That increased the demand for housing. And so prices and rents shot up. At the same time, the pandemic induced inflation.

In light of that inflation, interest rates rose, and they rose dramatically because the Federal Reserve thought it was their duty to put a cap on this inflation.

Q: Is there enough housing to meet all this new demand?

A: Normally, we always have churn in the housing market. Empty nesters want to move to smaller units; people who are increasing their family size want to increase their space.

But that’s not happening now.

The incentives are all misaligned because we are in this period of very high mortgage interest rates that follow a period of very low interest rates. And so people are experiencing what we call mortgage lock, meaning that they don’t want to trade that low interest loan for a high interest loan.

Q: Would building more homes increase supply?

A: I think we do need denser housing. … (But) building more housing isn’t necessarily going to reduce housing prices. The price of housing in California — and everywhere — is based on some fundamental factors. How prosperous the place is and how many amenities it has, and what kind of amenities.

And places with sunshine and coastline are always going to be more expensive. And when people talk about how high housing prices are in California, you have to remember that that’s not just the price of the housing. It’s the price of the sunshine as well.

If house prices were to drop considerably in Southern California, there would be people in other places who would say, “Hey, California is pretty cool.” There’s big demand out there for living in California.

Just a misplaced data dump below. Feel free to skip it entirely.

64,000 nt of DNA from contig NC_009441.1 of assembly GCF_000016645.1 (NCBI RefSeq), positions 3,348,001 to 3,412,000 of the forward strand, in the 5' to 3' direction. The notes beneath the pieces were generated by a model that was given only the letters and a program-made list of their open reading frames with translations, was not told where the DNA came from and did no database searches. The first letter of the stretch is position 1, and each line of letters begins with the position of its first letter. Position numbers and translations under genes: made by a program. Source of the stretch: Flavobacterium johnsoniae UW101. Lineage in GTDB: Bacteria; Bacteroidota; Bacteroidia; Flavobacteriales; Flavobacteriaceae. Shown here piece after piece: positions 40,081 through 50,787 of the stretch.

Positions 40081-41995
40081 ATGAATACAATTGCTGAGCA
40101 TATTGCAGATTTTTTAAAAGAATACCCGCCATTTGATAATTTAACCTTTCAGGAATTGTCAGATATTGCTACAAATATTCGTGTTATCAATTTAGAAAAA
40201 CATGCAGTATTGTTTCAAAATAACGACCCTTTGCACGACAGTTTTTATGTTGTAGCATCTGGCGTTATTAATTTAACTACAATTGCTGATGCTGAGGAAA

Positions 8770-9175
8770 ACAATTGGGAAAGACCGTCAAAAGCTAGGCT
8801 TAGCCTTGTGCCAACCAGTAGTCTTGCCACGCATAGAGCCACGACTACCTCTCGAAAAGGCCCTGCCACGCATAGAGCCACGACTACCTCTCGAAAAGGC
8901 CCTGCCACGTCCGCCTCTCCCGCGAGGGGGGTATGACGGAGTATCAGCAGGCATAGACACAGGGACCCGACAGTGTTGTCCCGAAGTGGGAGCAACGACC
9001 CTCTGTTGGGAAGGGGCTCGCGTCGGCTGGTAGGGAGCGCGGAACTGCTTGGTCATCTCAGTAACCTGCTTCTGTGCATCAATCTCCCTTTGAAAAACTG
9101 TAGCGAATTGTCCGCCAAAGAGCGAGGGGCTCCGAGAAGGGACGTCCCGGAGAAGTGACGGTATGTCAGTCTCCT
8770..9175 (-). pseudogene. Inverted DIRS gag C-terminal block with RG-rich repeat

Q: With home prices and mortgage rates so high and so few homes on the market, will homeownership decline?

A: You’ve got the worst of both worlds because you got high prices and high interest rates. People who are looking to buy a home are currently stuck.

Q: Does this mean in the long run, that people are more often going to become renters than owners?

A: Well, there’s still going to be wealth-building advantages to owning a home. And there’s the pride of ownership that comes with owning a home.

Traditionally, if you wanted to have a single-family property, you had to become a homeowner. Now, of course, the single-family rental market has been expanding, so the people who have families, who have dogs (are no longer) limited to becoming homeowners.

I do worry because I have written papers that suggest that homeownership is a net benefit for neighborhoods because they have more invested in the property than either a renter or what is, in effect, an absentee owner would.

And so, if there’s a transition to a lower homeownership society, we would need to worry about people’s shorter stays and less investment in their neighborhood. I’m not saying that renters are bad people. Not at all.

California’s always had a lower homeownership rate. And people in places that have high housing costs relative to rents are always going to have lower homeownership rates.

Are we are we heading there? Well, I don’t know.


Title: Professor of Economics and Director of the Center for Real Estate

Organization: Paul Merage School of Business, University of California, Irvine

City of residence: Dana Point

Education: Bachelor’s in economics from UC, Riverside; doctorate in economics from UC San Diego

Previous jobs: Professor of Economics and King Faculty Fellow in Real Estate at Pennsylvania State University; professor of Economics and director of the Lied Institute for Real Estate Studies at the University of Nevada, Las Vegas.

This article was originally published by a www.ocregister.com . Read the Original article here. .